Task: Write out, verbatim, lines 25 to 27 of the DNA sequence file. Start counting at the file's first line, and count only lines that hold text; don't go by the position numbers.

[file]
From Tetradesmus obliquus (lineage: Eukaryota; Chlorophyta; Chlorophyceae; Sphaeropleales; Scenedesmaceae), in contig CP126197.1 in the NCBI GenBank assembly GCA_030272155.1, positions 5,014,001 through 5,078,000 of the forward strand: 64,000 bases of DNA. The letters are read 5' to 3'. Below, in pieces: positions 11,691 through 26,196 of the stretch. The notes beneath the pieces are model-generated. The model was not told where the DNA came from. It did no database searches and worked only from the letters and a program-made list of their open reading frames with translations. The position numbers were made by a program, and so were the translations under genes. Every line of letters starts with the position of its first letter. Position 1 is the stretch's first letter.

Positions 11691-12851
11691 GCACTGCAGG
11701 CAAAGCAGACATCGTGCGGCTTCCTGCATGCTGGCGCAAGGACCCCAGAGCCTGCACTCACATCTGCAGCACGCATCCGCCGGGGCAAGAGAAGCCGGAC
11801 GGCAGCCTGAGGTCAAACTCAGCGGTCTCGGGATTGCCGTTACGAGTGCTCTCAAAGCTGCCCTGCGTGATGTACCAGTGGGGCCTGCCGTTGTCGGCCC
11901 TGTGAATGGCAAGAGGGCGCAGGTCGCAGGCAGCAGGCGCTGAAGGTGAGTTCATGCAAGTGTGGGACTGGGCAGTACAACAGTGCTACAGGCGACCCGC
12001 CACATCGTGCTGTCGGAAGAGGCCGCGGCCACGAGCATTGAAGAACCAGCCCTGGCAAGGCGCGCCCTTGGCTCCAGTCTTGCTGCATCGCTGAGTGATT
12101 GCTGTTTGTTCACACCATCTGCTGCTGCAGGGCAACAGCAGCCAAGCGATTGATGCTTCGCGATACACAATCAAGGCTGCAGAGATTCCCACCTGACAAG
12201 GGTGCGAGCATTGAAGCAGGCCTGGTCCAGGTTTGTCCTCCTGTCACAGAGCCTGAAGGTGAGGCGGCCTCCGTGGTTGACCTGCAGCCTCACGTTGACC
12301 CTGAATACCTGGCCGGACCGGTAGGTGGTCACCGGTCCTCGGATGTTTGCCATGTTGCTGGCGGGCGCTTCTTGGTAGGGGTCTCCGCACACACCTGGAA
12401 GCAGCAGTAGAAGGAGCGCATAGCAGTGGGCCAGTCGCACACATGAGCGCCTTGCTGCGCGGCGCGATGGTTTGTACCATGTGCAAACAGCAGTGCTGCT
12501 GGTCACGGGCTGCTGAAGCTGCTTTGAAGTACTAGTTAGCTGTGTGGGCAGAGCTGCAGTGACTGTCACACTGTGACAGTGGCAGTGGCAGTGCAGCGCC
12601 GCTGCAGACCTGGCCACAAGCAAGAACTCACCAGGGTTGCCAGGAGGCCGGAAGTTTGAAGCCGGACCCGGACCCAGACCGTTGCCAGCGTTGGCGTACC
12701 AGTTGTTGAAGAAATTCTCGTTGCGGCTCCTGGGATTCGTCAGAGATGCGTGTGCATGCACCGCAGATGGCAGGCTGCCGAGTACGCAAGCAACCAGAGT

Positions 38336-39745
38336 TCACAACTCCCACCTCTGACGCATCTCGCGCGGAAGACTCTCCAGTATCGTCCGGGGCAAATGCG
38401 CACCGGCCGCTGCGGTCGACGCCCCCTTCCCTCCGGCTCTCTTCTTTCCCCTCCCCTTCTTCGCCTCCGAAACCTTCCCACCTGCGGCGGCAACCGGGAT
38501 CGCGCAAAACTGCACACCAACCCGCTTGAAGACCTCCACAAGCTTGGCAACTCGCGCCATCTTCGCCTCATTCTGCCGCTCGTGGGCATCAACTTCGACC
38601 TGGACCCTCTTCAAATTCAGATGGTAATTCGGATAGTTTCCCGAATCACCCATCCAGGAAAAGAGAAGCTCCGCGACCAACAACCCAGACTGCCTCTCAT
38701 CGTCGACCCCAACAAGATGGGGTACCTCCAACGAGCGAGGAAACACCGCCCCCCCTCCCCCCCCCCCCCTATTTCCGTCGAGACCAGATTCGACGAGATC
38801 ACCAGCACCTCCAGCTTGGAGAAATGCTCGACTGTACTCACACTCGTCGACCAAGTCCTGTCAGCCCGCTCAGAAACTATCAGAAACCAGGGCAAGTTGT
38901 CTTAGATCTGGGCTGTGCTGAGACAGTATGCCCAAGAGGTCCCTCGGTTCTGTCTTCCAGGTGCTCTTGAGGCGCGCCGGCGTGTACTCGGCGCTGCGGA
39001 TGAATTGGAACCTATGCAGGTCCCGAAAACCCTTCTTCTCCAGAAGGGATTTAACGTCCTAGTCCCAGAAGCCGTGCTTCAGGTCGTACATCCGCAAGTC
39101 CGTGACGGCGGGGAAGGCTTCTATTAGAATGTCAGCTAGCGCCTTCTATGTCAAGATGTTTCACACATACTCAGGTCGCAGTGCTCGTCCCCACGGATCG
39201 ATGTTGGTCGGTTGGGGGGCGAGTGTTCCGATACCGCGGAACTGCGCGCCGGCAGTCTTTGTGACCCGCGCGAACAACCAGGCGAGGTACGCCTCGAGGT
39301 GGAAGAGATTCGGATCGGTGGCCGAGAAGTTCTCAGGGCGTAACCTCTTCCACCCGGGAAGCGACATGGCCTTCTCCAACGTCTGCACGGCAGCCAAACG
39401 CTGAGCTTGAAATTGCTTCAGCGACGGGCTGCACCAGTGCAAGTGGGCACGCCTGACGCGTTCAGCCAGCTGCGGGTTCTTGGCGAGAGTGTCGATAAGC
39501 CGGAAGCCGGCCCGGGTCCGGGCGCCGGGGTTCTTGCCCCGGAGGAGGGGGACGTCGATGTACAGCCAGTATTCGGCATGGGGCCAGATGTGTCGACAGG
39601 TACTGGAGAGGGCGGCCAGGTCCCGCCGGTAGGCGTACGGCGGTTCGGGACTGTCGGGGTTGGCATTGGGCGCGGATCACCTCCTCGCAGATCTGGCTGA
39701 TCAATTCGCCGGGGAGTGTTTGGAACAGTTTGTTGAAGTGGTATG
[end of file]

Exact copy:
39201 ATGTTGGTCGGTTGGGGGGCGAGTGTTCCGATACCGCGGAACTGCGCGCCGGCAGTCTTTGTGACCCGCGCGAACAACCAGGCGAGGTACGCCTCGAGGT
39301 GGAAGAGATTCGGATCGGTGGCCGAGAAGTTCTCAGGGCGTAACCTCTTCCACCCGGGAAGCGACATGGCCTTCTCCAACGTCTGCACGGCAGCCAAACG
39401 CTGAGCTTGAAATTGCTTCAGCGACGGGCTGCACCAGTGCAAGTGGGCACGCCTGACGCGTTCAGCCAGCTGCGGGTTCTTGGCGAGAGTGTCGATAAGC